Tuesday, June 16, 2015

Whose party is it anyway?

Heather K. Gerken

Joseph Fishkin, University of Texas Law School

In yesterday’s post, we described how major functions once performed by official party organizations are migrating instead to what we call shadow parties—groups situated outside the official party apparatus, but clearly aligned with one party or the other.  The Koch brothers are at the leading edge of the trend.  Their fundraising network and complicated array of “outside” groups are increasingly developing the capabilities to provide most of the services one would previously have expected the official party to provide to campaigns—from fundraising networks to television ads.  Now the Koch brothers are even offering a voter database with a software interface that many campaigns prefer to the RNC’s. 

As we noted yesterday, some people describe this as a fight between “the party” and “outside groups,” but that frame conceals a lot of the real action.  The Koch brothers are almost as deeply intertwined with the Republican Party as the RNC itself is.  But there are differences.  The Koch brothers represent a faction within the party, rather than the party as a whole.  Their shadow party groups answer to the people who write the checks, not the rest of the party.  This fight is an internal struggle for control of the party.  And it’s starting to be clear who has the upper hand in that struggle.  The big winners are likely to be those intra-party factions with the enormous resources necessary to rival and sometimes beat the official party at its own game.

So, a skeptic might ask, isn’t this basically a case of what Sam Issacharoff and Pam Karlan call the “hydraulics” of campaign finance reform, where money blocked from one channel (the official parties) flows through another (the shadow parties)?  Yes and no.  Here, when the money flows through a different channel, the party ends up with a different center of gravity.  It means some voices count more inside the party than they did before—and other voices count less.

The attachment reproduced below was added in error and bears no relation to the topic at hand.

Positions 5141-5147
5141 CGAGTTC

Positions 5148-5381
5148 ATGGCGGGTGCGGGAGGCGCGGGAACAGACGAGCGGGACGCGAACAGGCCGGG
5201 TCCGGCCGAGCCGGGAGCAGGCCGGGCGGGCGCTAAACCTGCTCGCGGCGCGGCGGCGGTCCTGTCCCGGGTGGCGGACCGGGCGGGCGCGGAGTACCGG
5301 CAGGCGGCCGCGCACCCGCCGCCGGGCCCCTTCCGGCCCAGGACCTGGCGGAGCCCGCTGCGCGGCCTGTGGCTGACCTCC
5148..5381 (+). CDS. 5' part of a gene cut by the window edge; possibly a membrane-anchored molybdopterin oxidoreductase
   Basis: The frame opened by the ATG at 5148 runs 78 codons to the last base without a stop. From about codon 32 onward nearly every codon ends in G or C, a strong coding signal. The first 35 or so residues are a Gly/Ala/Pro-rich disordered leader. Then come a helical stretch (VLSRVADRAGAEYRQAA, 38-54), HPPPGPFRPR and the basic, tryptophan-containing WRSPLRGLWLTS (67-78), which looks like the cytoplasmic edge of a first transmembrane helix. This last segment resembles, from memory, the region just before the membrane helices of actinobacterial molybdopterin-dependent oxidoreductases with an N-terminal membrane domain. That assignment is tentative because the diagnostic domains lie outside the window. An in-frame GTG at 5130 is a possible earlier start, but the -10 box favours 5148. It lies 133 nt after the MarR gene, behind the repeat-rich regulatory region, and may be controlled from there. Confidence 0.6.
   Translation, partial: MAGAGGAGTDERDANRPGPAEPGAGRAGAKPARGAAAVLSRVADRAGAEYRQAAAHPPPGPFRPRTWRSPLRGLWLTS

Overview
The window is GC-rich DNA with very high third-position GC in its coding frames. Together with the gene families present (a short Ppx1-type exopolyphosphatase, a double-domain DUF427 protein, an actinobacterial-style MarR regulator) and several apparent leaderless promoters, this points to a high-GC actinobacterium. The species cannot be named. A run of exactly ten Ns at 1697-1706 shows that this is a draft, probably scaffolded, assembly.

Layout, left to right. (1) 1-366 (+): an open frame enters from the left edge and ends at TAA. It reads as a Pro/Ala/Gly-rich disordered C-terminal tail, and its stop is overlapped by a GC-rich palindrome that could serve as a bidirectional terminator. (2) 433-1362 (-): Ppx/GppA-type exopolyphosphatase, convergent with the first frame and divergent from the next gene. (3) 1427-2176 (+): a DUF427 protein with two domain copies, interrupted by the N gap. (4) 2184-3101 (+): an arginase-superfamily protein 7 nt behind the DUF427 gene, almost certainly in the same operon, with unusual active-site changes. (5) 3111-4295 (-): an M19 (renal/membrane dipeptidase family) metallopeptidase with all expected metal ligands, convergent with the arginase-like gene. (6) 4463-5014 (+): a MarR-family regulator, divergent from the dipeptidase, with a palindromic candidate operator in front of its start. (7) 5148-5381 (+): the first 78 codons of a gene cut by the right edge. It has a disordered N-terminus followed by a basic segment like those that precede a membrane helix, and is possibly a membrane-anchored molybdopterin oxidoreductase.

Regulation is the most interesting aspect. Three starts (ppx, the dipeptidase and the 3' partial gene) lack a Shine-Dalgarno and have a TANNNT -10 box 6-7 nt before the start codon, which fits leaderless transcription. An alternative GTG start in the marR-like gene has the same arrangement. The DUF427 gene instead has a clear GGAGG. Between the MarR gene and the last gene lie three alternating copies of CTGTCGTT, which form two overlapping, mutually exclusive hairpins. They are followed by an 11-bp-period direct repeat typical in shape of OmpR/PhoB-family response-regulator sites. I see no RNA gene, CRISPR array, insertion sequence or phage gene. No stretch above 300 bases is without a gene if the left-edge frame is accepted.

These shifts raise a fundamental question: who ought to be in control of the party, anyway?  In the paper we just published, we imagine three models of who should control a party:

1. The equality model: On this model, each party member should have equal influence over the direction of the party.  If you think of the party as a democratic arena, this model is analogous to one-person-one-vote.

2. The elite-driven model: On this model, the parties are not democracies; they are more like firms, competing in the broader democratic arena.  In this analogy, party elites are the executives; the donors are the shareholders; and ordinary voters are like consumers who can accept or reject what the elites are selling.  This model has its roots in a Schumpeterian conception of democracy.

Neither of these models, we think, is adequate—either positively or normatively.  We think parties both are, and should be, both internally democratic and actors in the broader democratic arena, selling their policies to the general public.  As we discuss in the paper, we think there are good reasons to depart from the equality model, while not embracing the elite-driven model either.  So we propose

3. The pluralist model: This hybrid model takes into account the party’s multi-layered role in our politics.  On this model, the party stands in part for ordinary voters who make up the base of the party, in part for the party elites who run it, and in part for the activists in between—the party faithful, who knock on doors and show up at rallies and caucuses and provide much of the party’s energy.

The party faithful are much more heavily involved in the party than ordinary voters, but much less influential than the Koch brothers.  One major worry we have about the shift from official parties to shadow parties is that the party faithful may get squeezed out, leaving us with a politics that is more centralized and broadcast-like.  This kind of politics leaves little room for the vibrant, unruly, participatory sort of democracy that is driven by large numbers of people who feel strongly about their politics but don’t have an extra few million dollars lying around.

For more see the paper.  Cross-posted on the Election Law Blog.

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